For lesser cuts of venison, make a great stew

Studies in North Dakota showed that 59% of venison taken from food pantries and put through X-rays showed tiny lead fragments that would have been consumed by people.

There are dozen if not hundreds of ways to cook prime cuts of venison, but what do you do with the tougher cuts like the neck and shanks besides grinding them for hamburger?

A few weeks ago, the weather was cold, snowy and not fit for man or beast. I was pacing the house looking for something to do when suddenly, in an “ah ha” moment, it occurred to me. The nasty weather practically required me to cook something comforting. I would make a pot of stew.

When I get a deer butchered I instruct the processor not to grind any meat for hamburger. Instead, I asked that the meat from the neck and front legs be cubed into “stew meat.” Now, some people are big fans of spiedies – cubes of marinated meat skewered on a metal rod and grilled – but I’m not. I would never spit one out if I were offered one but I’d never order one in a restaurant or attend a “Spiedie Festival.” To each his own. Instead of marinating and then grilling the meat cubes I prefer making stew out of what some call the less desirable cuts.

Making a pot of stew is fun and it takes some time, about an hour of trimming, cutting and chopping, but I feel it’s well worth the effort. Aside from being delicious, it’s a one-pot meal that feeds a crowd and the guys at my weekly poker game love it. Besides, you can make stew a day ahead or even several days ahead of time and, in my opinion, I think the flavor improves the longer it sits.

To make a stew everyone loves using the meat from a deer’s front legs, I take the time to trim every piece of silver skin and fat from the cubed chunks. During the height of deer season the guy who processes my deer does a great job but he simply doesn’t have the time to trim every chunk of meat going into my stew meat order. By making this special effort I find the end result is meat that practically melts in the mouth and doesn’t have any unnecessary fat or chewy skin attached. Even people who tell me they wouldn’t eat venison have been fooled by the stew I make and are amazed that what they thought would be “gamey” was delicious.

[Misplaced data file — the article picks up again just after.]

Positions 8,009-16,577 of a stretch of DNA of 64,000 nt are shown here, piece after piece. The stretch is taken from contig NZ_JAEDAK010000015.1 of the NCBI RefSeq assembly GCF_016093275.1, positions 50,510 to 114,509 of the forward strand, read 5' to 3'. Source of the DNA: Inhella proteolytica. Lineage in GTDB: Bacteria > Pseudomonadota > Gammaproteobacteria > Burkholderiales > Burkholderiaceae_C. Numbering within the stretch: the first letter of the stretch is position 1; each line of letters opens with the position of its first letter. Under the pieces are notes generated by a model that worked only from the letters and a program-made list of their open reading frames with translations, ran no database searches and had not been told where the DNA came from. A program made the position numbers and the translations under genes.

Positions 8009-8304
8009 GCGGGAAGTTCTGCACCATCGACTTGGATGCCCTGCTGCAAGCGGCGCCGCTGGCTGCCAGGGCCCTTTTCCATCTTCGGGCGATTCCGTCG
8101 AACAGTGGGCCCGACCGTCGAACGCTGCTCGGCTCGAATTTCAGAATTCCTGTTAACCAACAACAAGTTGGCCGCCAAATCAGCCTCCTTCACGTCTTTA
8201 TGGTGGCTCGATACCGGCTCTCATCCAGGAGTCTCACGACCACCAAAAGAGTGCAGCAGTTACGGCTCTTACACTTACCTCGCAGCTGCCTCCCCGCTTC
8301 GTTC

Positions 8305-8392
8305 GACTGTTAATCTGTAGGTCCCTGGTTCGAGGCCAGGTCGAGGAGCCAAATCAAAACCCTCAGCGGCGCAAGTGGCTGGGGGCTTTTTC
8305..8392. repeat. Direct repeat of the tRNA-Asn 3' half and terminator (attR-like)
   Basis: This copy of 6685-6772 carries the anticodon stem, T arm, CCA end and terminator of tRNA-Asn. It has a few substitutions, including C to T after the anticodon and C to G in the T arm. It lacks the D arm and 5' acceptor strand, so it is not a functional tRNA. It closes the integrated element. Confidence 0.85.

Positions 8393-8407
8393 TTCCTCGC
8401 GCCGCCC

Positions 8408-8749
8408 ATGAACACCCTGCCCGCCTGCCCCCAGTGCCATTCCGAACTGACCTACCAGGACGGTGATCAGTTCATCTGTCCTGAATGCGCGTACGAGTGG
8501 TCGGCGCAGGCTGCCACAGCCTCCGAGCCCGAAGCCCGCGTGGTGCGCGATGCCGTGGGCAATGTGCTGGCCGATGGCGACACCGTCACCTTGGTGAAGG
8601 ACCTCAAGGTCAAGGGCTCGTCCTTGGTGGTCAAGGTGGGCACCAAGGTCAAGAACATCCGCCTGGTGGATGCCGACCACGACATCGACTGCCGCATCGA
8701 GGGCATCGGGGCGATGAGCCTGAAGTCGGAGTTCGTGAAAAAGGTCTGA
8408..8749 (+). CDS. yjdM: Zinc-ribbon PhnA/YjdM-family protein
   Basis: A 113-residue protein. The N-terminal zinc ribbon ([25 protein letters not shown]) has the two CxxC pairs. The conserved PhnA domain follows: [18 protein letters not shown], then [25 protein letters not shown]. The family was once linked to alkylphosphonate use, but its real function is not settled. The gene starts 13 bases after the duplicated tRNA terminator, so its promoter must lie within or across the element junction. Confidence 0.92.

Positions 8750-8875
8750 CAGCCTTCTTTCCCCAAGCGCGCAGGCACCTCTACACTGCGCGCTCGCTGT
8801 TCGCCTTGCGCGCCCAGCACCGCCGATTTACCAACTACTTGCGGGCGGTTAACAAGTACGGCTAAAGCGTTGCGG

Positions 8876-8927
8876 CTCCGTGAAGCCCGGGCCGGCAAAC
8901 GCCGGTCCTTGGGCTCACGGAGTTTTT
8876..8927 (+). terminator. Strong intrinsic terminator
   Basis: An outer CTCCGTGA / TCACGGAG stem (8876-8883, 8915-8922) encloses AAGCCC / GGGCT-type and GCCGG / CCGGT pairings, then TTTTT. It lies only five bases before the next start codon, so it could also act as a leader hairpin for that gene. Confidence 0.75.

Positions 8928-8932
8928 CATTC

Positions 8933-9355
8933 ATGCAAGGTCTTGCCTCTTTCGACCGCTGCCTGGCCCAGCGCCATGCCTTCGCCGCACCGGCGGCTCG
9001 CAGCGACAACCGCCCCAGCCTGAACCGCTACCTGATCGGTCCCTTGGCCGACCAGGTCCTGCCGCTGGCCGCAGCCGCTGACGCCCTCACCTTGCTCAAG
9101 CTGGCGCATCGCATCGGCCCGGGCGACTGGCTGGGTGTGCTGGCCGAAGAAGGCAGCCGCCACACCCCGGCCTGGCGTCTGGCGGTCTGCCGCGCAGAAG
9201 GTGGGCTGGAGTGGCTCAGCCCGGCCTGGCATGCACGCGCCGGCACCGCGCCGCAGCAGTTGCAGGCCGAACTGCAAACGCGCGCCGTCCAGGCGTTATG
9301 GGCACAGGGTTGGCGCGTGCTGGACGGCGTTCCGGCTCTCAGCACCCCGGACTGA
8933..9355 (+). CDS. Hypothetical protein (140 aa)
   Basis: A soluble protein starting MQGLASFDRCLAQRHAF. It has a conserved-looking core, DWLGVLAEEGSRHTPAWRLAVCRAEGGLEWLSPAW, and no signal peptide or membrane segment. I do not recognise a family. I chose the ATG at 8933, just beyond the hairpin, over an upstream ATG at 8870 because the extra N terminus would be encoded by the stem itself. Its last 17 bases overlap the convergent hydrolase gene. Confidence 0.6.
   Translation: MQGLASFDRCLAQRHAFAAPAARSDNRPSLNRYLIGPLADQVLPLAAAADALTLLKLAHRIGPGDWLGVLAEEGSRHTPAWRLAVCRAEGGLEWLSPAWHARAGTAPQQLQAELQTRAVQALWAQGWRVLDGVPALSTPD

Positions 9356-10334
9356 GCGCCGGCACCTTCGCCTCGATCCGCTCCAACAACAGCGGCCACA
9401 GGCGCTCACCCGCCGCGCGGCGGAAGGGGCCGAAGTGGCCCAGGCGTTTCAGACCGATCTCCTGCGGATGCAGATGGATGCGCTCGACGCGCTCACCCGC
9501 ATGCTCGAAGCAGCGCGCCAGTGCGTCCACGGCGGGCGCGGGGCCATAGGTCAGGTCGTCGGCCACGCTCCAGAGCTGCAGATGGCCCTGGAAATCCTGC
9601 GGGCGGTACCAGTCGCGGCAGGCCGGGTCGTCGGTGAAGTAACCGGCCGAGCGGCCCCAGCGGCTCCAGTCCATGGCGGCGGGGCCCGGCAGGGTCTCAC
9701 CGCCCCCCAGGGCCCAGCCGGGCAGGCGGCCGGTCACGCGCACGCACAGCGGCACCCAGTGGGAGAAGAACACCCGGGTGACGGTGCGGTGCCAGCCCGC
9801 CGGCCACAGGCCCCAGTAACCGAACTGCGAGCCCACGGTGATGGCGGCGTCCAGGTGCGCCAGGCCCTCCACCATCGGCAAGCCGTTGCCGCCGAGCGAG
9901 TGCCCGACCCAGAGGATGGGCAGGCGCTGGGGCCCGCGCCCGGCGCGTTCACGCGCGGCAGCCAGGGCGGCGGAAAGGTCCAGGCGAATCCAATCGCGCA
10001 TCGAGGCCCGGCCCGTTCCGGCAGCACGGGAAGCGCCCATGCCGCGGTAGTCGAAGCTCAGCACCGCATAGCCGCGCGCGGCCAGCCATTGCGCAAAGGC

There are an untold number of stew recipes and they can be found in just about any good cookbook or online. I do, however, have a few tricks for making a great tasting stew and one everyone will thoroughly enjoy.

When making a pot of stew I place the cubes of meat in a bag of flour seasoned with salt, pepper and granulated garlic. I then brown the cubes in a small amount of oil before placing them in the stew pot. Next, I add a bay leaf, some thyme and about four cans of commercially prepared beef broth. I let the meat cook slowly for at least an hour or more on top of the stove. Once the meat is tender I then add some cubed potatoes and carrots before adding my not so secret ingredient, barley. The barley thickens the stew and adds another dimension of flavor and texture to the pot. I don’t like adding tomato paste as some recipes suggest, and although I’ve never done it a good red wine could be included with the beef stock if you feel like it. Like making any soup or spaghetti sauce, making stew is a labor of love and I’ve never tasted a stew I didn’t like.


Categories: Bloggers on Cooking, Bloggers on Hunting, New York – Mike Raykovicz, Whitetail Deer

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